I’m not sure who has or doesn’t have access to cable TV service in our neck of the woods, but I do know, for sure, that Charlie Brown Road is not among the more gifted. We mostly rely on satellite TV except for a few folks who still use antennas to make do with all the TV they want or need.
I, personally, would be among the antenna users if the decision was left entirely up to me, but there are other members of this household who are addicted to programming that isn’t available on the antenna, which means that one of the high-dollar satellite companies is the only other option, not to suggest that cable is any cheaper. Still, I would much rather be paying nothing for all the TV I want or need than shelling out over $100 a month, but as I just said, I am not the only person in the household and certainly not the boss.
It’s just that there are all kinds of things that I could do with 100 extra dollars every month.
I remember all those years growing up on Blair Branch when neither satellite nor cable TV was an option. For that matter, neither was sticking an antenna on top of the house or on a pole in the backyard the way I can do it here on Charlie Brown where I can easily get over two dozen stations for nothing.
On Blair Branch, in the old days, it usually cost far more cash to purchase TV wire, antennas (one for each of the four available networks) and a signal booster than it did to buy the fanciest TV on the market. Even then, buying the TV, the hardware and getting it all set up was the least of our worries. Practically every time we had a heavy wind or snowstorm, someone had to climb half a mile to the top of a very steep mountain and figure out where the TV line had short circuited. If an owl or other night bird decided to light on the wire in the middle of Bonanza, The Virginian, Have Gun Will Travel, Laramie, The Rifleman, Wagon Train or one of our other favorite programs, the show was basically over for that week.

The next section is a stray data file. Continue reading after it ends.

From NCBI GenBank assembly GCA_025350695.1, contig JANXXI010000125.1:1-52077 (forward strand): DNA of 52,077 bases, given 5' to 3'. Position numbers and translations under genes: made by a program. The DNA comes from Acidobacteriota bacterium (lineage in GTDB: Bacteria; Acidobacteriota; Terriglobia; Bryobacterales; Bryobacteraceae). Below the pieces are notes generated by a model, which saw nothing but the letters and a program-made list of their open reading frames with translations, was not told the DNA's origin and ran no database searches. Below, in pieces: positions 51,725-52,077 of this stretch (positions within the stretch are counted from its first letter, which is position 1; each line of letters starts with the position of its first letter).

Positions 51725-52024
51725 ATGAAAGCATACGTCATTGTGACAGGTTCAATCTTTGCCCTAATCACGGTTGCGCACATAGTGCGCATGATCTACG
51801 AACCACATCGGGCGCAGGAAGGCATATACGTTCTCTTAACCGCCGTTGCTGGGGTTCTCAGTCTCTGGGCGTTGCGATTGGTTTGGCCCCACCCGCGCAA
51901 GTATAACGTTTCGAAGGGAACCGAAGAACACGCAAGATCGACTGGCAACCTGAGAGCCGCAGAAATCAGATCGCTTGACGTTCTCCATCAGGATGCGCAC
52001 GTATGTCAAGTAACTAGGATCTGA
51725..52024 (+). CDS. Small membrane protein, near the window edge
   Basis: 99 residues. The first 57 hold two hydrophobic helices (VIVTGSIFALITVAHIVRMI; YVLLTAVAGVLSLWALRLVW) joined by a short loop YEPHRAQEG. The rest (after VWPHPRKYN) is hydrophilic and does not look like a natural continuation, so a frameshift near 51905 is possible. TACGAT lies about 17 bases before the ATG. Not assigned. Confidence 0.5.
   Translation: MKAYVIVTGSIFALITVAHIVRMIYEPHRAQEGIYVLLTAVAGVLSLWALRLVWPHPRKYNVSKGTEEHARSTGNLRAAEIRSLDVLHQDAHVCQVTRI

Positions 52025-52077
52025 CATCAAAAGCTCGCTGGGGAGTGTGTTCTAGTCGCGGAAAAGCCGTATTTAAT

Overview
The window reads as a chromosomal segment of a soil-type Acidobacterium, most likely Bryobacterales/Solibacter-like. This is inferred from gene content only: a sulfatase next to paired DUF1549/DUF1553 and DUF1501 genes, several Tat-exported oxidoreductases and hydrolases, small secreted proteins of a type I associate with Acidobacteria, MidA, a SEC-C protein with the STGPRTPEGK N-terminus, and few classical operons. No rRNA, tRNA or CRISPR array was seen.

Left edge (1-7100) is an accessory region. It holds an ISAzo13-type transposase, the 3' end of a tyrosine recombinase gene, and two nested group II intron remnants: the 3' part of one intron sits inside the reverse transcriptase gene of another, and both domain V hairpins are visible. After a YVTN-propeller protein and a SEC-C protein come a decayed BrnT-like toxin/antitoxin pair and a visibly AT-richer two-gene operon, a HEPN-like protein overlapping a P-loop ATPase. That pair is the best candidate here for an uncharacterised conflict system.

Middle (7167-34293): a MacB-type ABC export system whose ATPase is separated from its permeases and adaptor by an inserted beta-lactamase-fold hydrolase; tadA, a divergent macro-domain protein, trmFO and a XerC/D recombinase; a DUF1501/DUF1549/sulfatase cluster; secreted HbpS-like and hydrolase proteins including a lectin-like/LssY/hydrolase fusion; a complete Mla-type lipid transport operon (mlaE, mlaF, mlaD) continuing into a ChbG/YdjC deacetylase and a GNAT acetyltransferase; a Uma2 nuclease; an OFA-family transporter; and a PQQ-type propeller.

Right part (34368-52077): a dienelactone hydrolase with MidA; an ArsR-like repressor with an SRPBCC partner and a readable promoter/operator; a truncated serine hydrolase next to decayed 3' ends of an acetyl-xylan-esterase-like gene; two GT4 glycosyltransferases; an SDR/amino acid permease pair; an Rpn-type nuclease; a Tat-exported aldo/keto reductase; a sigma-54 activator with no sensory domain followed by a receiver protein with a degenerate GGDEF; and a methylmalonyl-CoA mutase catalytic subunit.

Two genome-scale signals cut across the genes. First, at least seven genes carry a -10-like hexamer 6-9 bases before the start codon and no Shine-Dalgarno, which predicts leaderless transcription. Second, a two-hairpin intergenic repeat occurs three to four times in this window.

If the problem was weather related, causing the line to stretch so tightly it would twist the two adjacent strands of solid copper wire together and cause a short, whereupon somebody had to hike to the top of the mountain to fix it. Mom demanded that two of us make the trip in case one of us got hurt. To the best of my knowledge, that never happened and, to this day, I have no idea what would happened if one us had broken a leg or fallen off a cliff in the dead of night.
I can recall many times when we would have reception restored by two hours after normal bedtime and it would be off the next night. Needless to say, the path up our TV line was well packed and well worn. If snow was on the ground, or even if it rained, the path would get so slick that it was darn near impassable, but we were a persistent bunch of boys. It’s no wonder that Loretta often accuses me of being too stubborn for my own good. I came by it honestly.
In the meantime, it isn’t unusual for heavy rain, dense clouds or a snow squall to block our satellite signal for several minutes. Sometimes we have a short-lived power outage that may last for a couple of hours. The only times I find that annoying these days are when I’m watching a tightly contested basketball or football game. Even then I almost always have a good book handy and I find myself far better entertained than anything on TV.
If our TV went off and the only way to fix it was to climb over half a mile up a slick mountainside, you may rest assured that it would stay off until somebody else climbed the hill.